The sprawling Carrollwood subdivision that replaced acres upon acres of orange groves and pastures more than a half-century ago was the brainchild of Matt Jetton, a developer and planner who also served on the Hillsborough County Commission in the 1980s.
Jetton, long considered the father of Carrollwood, which now stretches from the Tampa city limits into Lutz, died Friday after complications of surgery, said his daughter, Melissa Jetton-Price.
He was 88 and had fallen Wednesday, breaking his hip. He was taken to St. Joseph’s Hospital-North on VanDyke Road where he underwent surgery, but succumbed to the injury on Friday afternoon, she said.
“There were so many things he did,” Jetton-Price said Sunday morning in recalling her father’s life.
He lived in Carrollwood Village since 1992, but before that, the family lived on Fletcher Avenue, where he bred racehorses.
“I couldn’t be more proud of everything he did and the reputation he had,” Jetton-Price said. “I never heard anybody say anything bad about him.”
He and her mother, Mary M. Jetton, who died in March 2012, were married 60 years and had two children, including a son, Mark M. Jetton.
Matt Jetton was president of SunState Builders and became the first Hillsborough County Planning Commission chairman in 1959. He served as a county commissioner in the early 1980s.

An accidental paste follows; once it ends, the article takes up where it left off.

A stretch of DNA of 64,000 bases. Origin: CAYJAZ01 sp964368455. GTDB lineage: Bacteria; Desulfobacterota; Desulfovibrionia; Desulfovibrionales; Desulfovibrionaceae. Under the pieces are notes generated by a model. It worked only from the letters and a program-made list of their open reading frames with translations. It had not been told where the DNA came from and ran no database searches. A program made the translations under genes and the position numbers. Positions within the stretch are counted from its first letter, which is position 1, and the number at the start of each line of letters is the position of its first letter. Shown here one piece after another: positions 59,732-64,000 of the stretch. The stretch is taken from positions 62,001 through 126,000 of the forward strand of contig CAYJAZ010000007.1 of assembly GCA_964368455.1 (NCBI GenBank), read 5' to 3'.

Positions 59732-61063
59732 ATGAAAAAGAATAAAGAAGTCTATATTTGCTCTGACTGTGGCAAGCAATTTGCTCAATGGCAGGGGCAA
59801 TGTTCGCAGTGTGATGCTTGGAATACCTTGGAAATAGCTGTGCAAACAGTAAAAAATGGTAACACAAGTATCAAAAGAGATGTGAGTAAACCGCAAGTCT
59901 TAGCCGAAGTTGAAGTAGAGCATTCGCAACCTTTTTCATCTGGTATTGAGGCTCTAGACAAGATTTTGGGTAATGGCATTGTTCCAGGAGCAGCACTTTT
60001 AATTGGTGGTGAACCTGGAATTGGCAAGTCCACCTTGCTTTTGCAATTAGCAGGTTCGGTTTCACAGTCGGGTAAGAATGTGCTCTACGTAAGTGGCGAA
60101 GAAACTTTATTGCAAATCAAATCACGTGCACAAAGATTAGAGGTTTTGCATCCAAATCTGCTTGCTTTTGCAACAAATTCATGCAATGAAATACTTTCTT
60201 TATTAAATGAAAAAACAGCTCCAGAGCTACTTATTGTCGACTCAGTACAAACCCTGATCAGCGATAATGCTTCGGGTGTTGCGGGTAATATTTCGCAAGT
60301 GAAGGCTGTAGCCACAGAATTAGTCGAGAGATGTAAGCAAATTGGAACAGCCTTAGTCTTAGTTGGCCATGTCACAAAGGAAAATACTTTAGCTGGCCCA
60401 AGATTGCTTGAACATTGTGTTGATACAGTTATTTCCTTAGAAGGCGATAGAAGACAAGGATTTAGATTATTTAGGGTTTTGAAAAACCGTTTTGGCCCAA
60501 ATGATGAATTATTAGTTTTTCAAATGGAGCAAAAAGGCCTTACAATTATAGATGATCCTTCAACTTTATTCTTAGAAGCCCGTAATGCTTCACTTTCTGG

In 1957, Al Austin, Matt Jetton, and Mandell and James Shimberg purchased the Webb Dairy Farm, 600 acres of land northwest of Tampa and Town ’N Country was born. The same year, Jetton purchased 200 acres of orange groves and unveiled the original plans for Carrollwood, named for Lake Carroll, which was the centerpiece of the community. His plans included 1,300 new houses off Dale Mabry.
It was a time when Tampa’s population – and economy – ballooned.
“If you say you’re going to control growth, at some point, you’d have to say newcomers can't live here. I don't believe that,” said Jetton, in a 2001 interview with The Tampa Tribune. “Basically, a lot of things must have been done right or the people wouldn't be here.”
Growing up in South Tampa, which was being built out in the 1950s, Jetton focused on the sprawling land to the north to house Tampa’s growing population
In December 1959 – before New Tampa and Brandon – Jetton started developing Carrollwood, which at the time was the first master-planned subdivision of its size in Florida and one of the first in the country.
New homes in the subdivision started at $16,000 and reached as high as $80,000.
Carrollwood won national acclaim, winning the Subdivision of the Year award in 1961 from the National Association of Home Builders. In 1962, Parents magazine recognized Carrollwood as the development with the best homes for families with children.
Jetton was inducted into the Florida Home Builders Association’s Hall of Fame in 1997.
A visitation is scheduled from noon until 2 p.m. Monday with a service to follow at Lake Magdalene United Methodist Church, 2902 W. Fletcher Ave. A private interment will follow at Myrtle Hill Memorial Park.